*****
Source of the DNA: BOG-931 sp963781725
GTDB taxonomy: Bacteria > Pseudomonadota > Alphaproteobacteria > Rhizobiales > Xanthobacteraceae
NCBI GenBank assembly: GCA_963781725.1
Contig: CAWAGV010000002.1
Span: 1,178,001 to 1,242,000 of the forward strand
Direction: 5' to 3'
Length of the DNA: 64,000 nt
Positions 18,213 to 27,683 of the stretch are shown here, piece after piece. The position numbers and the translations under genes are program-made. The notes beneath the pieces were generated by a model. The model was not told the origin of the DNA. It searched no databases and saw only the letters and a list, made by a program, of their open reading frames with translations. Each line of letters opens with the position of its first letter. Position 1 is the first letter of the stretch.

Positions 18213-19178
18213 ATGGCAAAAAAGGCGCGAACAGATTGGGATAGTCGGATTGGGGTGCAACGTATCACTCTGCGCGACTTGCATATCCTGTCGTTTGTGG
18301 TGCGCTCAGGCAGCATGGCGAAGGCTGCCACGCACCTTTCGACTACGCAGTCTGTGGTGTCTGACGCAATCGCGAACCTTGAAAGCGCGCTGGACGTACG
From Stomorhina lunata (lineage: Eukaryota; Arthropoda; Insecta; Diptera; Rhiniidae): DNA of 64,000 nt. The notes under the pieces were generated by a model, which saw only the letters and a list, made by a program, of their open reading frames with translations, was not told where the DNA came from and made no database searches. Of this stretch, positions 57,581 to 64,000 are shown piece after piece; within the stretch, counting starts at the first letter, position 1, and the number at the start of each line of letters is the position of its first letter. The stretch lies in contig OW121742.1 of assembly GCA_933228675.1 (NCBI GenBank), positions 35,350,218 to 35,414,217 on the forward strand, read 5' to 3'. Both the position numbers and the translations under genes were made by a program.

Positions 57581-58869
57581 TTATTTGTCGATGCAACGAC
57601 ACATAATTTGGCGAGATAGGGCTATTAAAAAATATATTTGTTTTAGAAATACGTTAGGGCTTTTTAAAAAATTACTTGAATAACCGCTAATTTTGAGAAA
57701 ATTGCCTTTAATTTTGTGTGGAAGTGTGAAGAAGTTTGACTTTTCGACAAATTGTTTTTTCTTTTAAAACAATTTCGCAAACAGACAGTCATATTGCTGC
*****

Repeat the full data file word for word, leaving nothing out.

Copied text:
Source of the DNA: BOG-931 sp963781725
GTDB taxonomy: Bacteria > Pseudomonadota > Alphaproteobacteria > Rhizobiales > Xanthobacteraceae
NCBI GenBank assembly: GCA_963781725.1
Contig: CAWAGV010000002.1
Span: 1,178,001 to 1,242,000 of the forward strand
Direction: 5' to 3'
Length of the DNA: 64,000 nt
Positions 18,213 to 27,683 of the stretch are shown here, piece after piece. The position numbers and the translations under genes are program-made. The notes beneath the pieces were generated by a model. The model was not told the origin of the DNA. It searched no databases and saw only the letters and a list, made by a program, of their open reading frames with translations. Each line of letters opens with the position of its first letter. Position 1 is the first letter of the stretch.

Positions 18213-19178
18213 ATGGCAAAAAAGGCGCGAACAGATTGGGATAGTCGGATTGGGGTGCAACGTATCACTCTGCGCGACTTGCATATCCTGTCGTTTGTGG
18301 TGCGCTCAGGCAGCATGGCGAAGGCTGCCACGCACCTTTCGACTACGCAGTCTGTGGTGTCTGACGCAATCGCGAACCTTGAAAGCGCGCTGGACGTACG
From Stomorhina lunata (lineage: Eukaryota; Arthropoda; Insecta; Diptera; Rhiniidae): DNA of 64,000 nt. The notes under the pieces were generated by a model, which saw only the letters and a list, made by a program, of their open reading frames with translations, was not told where the DNA came from and made no database searches. Of this stretch, positions 57,581 to 64,000 are shown piece after piece; within the stretch, counting starts at the first letter, position 1, and the number at the start of each line of letters is the position of its first letter. The stretch lies in contig OW121742.1 of assembly GCA_933228675.1 (NCBI GenBank), positions 35,350,218 to 35,414,217 on the forward strand, read 5' to 3'. Both the position numbers and the translations under genes were made by a program.

Positions 57581-58869
57581 TTATTTGTCGATGCAACGAC
57601 ACATAATTTGGCGAGATAGGGCTATTAAAAAATATATTTGTTTTAGAAATACGTTAGGGCTTTTTAAAAAATTACTTGAATAACCGCTAATTTTGAGAAA
57701 ATTGCCTTTAATTTTGTGTGGAAGTGTGAAGAAGTTTGACTTTTCGACAAATTGTTTTTTCTTTTAAAACAATTTCGCAAACAGACAGTCATATTGCTGC